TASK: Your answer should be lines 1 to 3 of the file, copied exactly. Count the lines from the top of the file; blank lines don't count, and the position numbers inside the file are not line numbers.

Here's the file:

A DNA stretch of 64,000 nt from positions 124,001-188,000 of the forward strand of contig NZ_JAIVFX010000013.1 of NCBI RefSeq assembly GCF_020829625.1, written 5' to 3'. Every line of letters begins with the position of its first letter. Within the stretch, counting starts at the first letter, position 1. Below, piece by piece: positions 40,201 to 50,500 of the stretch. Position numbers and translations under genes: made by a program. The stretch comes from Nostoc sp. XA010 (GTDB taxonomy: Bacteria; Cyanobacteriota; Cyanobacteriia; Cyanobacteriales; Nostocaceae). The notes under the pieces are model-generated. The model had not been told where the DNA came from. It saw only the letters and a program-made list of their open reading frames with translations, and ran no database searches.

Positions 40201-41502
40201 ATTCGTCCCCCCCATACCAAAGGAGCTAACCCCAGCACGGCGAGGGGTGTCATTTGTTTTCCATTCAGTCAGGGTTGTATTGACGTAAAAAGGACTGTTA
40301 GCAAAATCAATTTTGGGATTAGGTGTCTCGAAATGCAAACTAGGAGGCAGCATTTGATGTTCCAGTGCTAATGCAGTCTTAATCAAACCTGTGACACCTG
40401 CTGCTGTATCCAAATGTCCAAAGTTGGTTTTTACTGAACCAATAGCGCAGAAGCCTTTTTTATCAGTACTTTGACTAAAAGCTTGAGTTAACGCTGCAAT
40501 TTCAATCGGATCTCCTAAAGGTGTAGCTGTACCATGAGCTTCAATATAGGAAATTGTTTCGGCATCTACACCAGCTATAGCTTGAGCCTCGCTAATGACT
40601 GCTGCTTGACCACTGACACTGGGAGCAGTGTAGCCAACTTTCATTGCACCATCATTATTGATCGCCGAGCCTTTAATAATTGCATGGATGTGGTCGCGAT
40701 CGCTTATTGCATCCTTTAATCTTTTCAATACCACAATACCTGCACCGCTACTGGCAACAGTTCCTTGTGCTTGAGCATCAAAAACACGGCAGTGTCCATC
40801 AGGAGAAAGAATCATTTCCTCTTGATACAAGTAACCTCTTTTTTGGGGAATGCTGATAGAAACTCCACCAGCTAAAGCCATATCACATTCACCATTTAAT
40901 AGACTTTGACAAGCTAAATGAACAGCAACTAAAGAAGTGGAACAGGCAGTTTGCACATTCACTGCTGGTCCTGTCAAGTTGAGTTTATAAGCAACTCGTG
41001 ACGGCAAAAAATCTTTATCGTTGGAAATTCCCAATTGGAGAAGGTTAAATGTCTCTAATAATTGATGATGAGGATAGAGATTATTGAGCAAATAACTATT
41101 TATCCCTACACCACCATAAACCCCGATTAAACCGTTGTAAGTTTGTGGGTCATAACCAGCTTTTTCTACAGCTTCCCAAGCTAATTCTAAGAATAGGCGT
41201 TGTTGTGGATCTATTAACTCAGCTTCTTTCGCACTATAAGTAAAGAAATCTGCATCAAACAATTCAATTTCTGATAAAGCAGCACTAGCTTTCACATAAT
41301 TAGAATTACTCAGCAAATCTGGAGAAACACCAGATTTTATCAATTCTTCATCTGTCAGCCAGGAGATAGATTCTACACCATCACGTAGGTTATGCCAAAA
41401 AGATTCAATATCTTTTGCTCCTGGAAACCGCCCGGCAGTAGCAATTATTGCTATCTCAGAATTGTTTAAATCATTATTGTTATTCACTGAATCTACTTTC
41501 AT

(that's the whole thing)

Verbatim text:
A DNA stretch of 64,000 nt from positions 124,001-188,000 of the forward strand of contig NZ_JAIVFX010000013.1 of NCBI RefSeq assembly GCF_020829625.1, written 5' to 3'. Every line of letters begins with the position of its first letter. Within the stretch, counting starts at the first letter, position 1. Below, piece by piece: positions 40,201 to 50,500 of the stretch. Position numbers and translations under genes: made by a program. The stretch comes from Nostoc sp. XA010 (GTDB taxonomy: Bacteria; Cyanobacteriota; Cyanobacteriia; Cyanobacteriales; Nostocaceae). The notes under the pieces are model-generated. The model had not been told where the DNA came from. It saw only the letters and a program-made list of their open reading frames with translations, and ran no database searches.

Positions 40201-41502
40201 ATTCGTCCCCCCCATACCAAAGGAGCTAACCCCAGCACGGCGAGGGGTGTCATTTGTTTTCCATTCAGTCAGGGTTGTATTGACGTAAAAAGGACTGTTA